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  • Falling for Jazz:Desire, Dissonance, and Racial Collaboration
  • Dina Georgis (bio)

In Ann-Marie McDonald's Fall on Your Knees, the tensions of migration and hybridity are configured through the perversity of desire and narratives of trauma. The story is set in a mining town in Cape Breton Island and represents a complexly diverse Canada, replete with scandal, hatred, and slippery racial dynamics. When this affect is unbound, it returns not only to the lost time of past racial traumas but also to the lost time of sexual traumas. Trauma's repetitions are, however, always a distortion because memory is, as Cathy Caruth puts it, "a filtering of the original event through the fiction of traumatic repression" (15). The original event of trauma can, therefore, only be performed, never represented. Said differently, although the terrors of history, such as slavery, are unspeakable, they are not, as Paul Gilroy suggests, inexpressible (73).1

In Fall on Your Knees, the manifold return of the repressed past is elaborated in the symbolic register of jazz,2 the music of loss, love, and racial grief. Inspired by displacement and racial tension, in jazz, articulations of a lost time are routinely evoked in mourning. Indeed, every musical rupture is weighted with the unutterable violence of traumatic history. As a symbolic, jazz stands for the persistent force of the past in the present. It signals the repetitions of traumatic experience and what it means to live with its ineffable character. Because music defies discursive representation, it functions as an effective location for the unrepresentable character of traumatic history. Jazz, in its conception, is the re-articulation of old composition—it is repetition with difference. In the novel, it stands as the figure that mediates the return of the repressed past with new meanings and thus provides the conditions for mourning and for the working through of trauma. Finally, as a racial symbolic, [End Page 215] jazz also embodies the spirit of a new multiculturalism because it blends traditions, not by serializing identity differences, but in cultural exchanges wherein the deep memory of trauma is implicated. Jazz is, therefore, a form of multiracial dialogue and collaboration, born from the encounter with an unknowable difference. This paper argues that jazz metaphorizes the meanings of discord and connection between individuals of racialized groups who are living in difficult conditions and share a history of racial trauma.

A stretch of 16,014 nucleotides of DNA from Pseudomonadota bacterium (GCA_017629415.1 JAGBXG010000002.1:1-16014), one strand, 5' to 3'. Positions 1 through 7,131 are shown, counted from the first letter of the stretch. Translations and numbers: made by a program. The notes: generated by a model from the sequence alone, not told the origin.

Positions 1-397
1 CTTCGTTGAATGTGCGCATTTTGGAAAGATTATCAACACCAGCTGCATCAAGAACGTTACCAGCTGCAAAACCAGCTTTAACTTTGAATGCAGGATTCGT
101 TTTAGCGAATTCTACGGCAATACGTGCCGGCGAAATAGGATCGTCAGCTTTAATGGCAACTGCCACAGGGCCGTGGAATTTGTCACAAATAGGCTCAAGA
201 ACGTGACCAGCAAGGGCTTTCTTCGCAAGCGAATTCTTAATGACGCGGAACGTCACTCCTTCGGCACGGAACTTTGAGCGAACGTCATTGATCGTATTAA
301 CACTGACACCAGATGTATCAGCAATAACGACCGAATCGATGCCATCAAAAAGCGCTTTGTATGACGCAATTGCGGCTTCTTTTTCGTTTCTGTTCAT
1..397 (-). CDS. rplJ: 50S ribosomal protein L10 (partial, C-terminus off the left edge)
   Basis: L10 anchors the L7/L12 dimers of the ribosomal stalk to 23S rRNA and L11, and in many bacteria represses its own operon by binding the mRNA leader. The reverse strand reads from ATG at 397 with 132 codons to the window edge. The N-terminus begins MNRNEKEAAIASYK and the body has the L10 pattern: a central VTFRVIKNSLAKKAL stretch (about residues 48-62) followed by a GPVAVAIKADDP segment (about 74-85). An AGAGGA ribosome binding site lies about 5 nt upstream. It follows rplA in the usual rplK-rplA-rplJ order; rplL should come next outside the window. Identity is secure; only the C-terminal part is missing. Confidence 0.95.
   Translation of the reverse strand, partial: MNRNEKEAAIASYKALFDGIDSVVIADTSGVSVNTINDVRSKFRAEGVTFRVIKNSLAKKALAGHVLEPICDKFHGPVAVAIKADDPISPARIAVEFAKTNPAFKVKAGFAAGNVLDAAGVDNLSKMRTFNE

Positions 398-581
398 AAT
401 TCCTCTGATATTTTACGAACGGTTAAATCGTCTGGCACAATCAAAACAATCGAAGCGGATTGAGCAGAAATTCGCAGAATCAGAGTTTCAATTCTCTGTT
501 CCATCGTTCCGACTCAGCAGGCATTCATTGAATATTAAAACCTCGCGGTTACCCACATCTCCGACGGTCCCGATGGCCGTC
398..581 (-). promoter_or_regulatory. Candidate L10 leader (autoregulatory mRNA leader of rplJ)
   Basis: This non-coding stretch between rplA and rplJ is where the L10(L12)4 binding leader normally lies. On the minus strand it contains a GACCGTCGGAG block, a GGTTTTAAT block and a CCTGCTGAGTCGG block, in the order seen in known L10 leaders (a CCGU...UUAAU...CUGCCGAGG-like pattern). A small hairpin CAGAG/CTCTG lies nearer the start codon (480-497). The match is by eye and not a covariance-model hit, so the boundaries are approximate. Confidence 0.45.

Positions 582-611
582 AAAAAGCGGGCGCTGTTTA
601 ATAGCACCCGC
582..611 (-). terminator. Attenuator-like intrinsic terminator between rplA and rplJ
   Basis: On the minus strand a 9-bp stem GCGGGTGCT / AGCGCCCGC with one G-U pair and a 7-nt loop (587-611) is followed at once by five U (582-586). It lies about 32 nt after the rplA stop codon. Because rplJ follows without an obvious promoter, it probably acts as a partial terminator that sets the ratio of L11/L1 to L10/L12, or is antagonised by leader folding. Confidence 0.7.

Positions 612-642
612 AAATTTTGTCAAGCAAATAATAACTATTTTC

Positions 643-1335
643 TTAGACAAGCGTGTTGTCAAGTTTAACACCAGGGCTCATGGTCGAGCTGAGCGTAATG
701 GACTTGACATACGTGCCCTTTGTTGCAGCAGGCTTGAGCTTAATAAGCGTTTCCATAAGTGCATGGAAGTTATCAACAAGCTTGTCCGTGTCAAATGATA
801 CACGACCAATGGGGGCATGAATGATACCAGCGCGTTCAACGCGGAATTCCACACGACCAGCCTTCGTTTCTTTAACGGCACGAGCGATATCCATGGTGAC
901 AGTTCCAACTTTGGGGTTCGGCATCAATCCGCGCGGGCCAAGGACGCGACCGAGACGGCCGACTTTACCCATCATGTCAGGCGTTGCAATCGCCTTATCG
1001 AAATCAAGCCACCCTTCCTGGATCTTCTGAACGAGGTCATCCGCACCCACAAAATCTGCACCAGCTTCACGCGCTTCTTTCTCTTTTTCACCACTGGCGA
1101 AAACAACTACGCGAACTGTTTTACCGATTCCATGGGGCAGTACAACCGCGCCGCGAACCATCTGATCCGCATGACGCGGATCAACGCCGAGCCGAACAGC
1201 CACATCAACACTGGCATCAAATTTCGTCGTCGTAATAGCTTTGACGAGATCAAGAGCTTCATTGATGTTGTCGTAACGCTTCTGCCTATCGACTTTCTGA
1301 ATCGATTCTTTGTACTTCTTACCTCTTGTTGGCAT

Although jazz appears throughout the novel, it comes alive in Kathleen Piper's diary, where MacDonald's novel seems to distil how racial and sexual trauma are (con)fused. Kathleen is a working-class Cape Breton girl, born to a poor but aspiring and shrewd "enklese bastard" and a simple and naïve, Lebanese immigrant "child bride" mother (118; emphasis original). She is young and beautiful and has inherited her mother Materia's gift for singing. Kathleen is also her father James's prized possession. The diary, entitled Hejira—which is Arabic for migration and is evocative of the Hindi word Hijira for transgendered/ intersexed identity—chronicles Kathleen's coming of age in New York City as a young diva in training. It describes her remarkable experience of falling in love with the underworld of the city. In New York, she discovers jazz, chop suey, Harlem, and finally Rose, a brittle, gender-ambiguous, and stunning mixed-race but black-identified pianist. Her story ends when Kathleen's father walks in on the passionate lovers, horrified to see her in bed, not with a black man as he had expected, but with a black woman. James rapes and impregnates his daughter.

The diary appears late in the novel and tells of a time and a traumatic moment that was foreclosed. Although the trauma it details leaves marks on the Piper family, Kathleen's story remains a secret until James confesses and hands over the diary to his younger daughter Frances. Hence, the diary appears in the narrative long after the event, suggesting that the knowledge of trauma always surfaces in belated time. The unbearable knowledge of Kathleen's love and then death is never uttered. Her sisters are, indeed, forbidden to mention her name, and all memories are relegated to the attic where she...


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pp. 215-229
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